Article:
On August 31, 2012, the Federal Circuit issued its long-awaited en banc opinion in the companion cases of Akamai Technologies, Inc. v. Limelight Networks, Inc. and McKesson Technologies, Inc. v. Epic Systems Corp. In both cases, the patent claims at issue were directed to patented methods, but multiple parties carried out the steps required by the claims. A situation in which no one party carries out the steps required by a patented method but in which all of the steps are carried out by multiple parties has heretofore commonly been referred to as a case of “divided infringement.” Prior to the Akamai and McKesson decisions, a finding of divided infringement usually meant a win for the defendant and a loss for the patent owner on the issue of infringement.
On March 28, 2012, I had the honor and pleasure of moderating a roundtable discussion featuring Chief Judge Randall R. Rader of the Federal Circuit on the subject of the Federal Circuit Advisory Council’s recently-adopted Model Order Regarding Electronic Discovery in Patent Cases. The discussion took place before a standing-room-only crowd at the ABA’s 27th Annual Intellectual Property Law Conference in Arlington, Virginia. As is always the case with the Chief Judge, the discussion was lively and entertaining, featuring not only points to philosophically ponder but also clear and resolute directives on a number of issues.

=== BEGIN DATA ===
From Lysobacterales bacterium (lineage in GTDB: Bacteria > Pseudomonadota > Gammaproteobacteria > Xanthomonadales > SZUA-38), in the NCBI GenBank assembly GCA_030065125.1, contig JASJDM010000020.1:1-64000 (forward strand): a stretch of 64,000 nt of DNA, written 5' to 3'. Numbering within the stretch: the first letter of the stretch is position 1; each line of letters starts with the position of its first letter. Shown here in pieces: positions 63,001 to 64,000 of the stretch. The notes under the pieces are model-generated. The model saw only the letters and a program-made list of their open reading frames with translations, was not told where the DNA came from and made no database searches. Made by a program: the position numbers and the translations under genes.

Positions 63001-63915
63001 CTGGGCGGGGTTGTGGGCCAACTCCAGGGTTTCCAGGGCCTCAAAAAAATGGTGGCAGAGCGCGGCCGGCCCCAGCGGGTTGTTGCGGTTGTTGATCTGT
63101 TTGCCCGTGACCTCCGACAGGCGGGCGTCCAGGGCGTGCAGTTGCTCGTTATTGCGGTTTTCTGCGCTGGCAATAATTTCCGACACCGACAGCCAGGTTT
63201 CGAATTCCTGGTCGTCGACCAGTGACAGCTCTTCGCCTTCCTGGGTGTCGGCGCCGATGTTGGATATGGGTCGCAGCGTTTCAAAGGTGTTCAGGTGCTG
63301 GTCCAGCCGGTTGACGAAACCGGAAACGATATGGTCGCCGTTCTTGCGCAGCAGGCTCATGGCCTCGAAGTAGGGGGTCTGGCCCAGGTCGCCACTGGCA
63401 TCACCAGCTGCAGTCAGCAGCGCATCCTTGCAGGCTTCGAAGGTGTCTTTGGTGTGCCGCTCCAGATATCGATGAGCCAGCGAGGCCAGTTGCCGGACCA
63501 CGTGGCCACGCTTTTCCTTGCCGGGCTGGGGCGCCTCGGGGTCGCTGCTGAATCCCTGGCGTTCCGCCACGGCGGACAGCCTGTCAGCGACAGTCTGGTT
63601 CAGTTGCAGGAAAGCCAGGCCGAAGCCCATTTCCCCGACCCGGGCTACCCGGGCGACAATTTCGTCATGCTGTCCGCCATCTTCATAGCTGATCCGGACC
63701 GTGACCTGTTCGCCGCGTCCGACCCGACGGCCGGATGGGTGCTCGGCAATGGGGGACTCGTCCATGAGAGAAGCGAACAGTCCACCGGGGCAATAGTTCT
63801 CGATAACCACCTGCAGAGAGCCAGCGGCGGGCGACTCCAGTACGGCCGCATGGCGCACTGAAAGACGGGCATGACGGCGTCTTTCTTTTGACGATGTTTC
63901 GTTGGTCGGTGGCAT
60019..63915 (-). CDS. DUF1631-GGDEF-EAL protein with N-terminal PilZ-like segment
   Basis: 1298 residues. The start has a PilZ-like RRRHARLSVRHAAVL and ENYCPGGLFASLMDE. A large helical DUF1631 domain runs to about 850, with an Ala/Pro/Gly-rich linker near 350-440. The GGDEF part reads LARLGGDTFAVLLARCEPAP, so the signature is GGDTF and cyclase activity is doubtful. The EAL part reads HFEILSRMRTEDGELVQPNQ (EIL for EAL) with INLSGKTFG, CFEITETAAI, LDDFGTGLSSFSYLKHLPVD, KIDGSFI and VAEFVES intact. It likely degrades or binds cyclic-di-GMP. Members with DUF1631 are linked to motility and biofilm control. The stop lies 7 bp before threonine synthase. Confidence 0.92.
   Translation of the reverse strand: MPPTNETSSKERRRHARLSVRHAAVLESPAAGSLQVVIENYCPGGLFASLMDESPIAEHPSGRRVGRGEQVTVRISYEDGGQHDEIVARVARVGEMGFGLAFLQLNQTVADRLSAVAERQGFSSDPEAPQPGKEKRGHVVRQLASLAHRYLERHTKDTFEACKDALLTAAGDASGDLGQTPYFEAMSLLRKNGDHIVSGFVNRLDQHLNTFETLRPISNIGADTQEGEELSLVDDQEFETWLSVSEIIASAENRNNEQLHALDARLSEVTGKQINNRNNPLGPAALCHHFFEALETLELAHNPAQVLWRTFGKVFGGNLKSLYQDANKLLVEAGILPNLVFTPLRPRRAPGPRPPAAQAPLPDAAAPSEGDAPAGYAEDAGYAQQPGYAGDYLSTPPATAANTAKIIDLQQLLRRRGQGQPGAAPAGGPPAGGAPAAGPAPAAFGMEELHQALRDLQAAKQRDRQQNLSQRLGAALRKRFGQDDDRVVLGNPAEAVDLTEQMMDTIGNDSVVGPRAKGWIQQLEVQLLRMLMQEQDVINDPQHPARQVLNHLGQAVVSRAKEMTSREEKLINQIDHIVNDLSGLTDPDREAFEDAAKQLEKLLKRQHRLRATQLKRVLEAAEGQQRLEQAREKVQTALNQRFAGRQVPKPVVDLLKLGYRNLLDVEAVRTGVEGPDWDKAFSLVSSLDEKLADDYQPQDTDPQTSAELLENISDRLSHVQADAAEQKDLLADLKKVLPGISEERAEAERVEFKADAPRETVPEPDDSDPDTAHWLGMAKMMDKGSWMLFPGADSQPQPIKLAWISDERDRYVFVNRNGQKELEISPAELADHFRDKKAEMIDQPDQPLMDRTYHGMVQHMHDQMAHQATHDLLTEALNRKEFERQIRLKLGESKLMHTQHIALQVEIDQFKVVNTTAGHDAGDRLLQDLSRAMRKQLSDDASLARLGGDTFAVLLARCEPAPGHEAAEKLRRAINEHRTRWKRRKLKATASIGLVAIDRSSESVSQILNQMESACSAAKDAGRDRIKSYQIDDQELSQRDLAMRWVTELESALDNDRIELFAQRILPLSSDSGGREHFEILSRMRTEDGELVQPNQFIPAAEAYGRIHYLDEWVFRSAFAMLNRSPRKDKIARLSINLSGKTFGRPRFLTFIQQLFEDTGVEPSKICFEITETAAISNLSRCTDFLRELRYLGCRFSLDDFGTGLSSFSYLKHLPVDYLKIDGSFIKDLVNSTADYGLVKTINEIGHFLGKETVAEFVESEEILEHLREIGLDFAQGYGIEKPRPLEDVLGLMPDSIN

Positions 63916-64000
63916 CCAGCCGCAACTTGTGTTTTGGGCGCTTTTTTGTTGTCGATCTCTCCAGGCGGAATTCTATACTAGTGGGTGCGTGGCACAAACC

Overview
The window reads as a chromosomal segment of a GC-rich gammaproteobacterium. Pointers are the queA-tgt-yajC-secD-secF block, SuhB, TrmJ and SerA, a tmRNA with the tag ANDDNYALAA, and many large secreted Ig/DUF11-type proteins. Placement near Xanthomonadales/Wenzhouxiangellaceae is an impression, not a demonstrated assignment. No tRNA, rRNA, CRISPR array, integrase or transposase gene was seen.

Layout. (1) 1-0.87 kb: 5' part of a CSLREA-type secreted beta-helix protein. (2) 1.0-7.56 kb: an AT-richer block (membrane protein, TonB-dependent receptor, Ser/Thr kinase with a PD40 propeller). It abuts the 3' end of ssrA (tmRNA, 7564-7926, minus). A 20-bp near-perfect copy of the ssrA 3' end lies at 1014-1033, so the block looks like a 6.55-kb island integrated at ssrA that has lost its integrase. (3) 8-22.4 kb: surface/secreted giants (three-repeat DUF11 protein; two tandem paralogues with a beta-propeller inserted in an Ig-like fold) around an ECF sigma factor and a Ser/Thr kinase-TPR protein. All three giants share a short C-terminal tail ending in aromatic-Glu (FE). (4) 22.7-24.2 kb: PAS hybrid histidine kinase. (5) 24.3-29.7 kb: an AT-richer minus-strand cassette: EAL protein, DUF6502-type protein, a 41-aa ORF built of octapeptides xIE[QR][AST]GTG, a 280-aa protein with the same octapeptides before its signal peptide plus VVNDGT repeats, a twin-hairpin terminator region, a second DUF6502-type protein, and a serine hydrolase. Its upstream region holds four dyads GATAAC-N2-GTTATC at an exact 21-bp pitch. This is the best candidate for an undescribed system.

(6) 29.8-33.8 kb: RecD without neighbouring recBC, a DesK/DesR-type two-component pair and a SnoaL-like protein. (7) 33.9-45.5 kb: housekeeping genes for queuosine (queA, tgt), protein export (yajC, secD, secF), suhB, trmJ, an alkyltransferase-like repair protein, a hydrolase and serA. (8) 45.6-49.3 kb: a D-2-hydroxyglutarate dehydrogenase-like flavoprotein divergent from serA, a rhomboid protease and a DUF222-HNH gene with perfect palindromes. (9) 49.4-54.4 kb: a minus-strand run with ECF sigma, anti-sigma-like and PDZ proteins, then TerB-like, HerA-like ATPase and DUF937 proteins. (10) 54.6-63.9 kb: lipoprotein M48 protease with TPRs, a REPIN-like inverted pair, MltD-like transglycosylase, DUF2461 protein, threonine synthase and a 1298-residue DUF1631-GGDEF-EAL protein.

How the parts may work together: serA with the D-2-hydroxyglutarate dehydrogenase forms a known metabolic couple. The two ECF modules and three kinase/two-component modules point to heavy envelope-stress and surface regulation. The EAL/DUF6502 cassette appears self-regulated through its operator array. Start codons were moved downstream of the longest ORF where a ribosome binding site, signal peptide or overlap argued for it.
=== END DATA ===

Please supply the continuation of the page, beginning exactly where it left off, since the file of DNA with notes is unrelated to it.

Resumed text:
In Robert Bosch LLC v. Pylon Mfg. Corp. (Fed. Cir. October 13, 2011) the Federal Circuit revisited the standards for issuing permanent injunctions after judgment has been entered finding infringement and validity. Specifically, the court made it crystal clear that findings of validity and infringement do not give rise to a presumption of irreparable harm. In doing so, however, the court also made it clear that the eBay pendulum has not swung nearly as far in favor of infringers as some have predicted.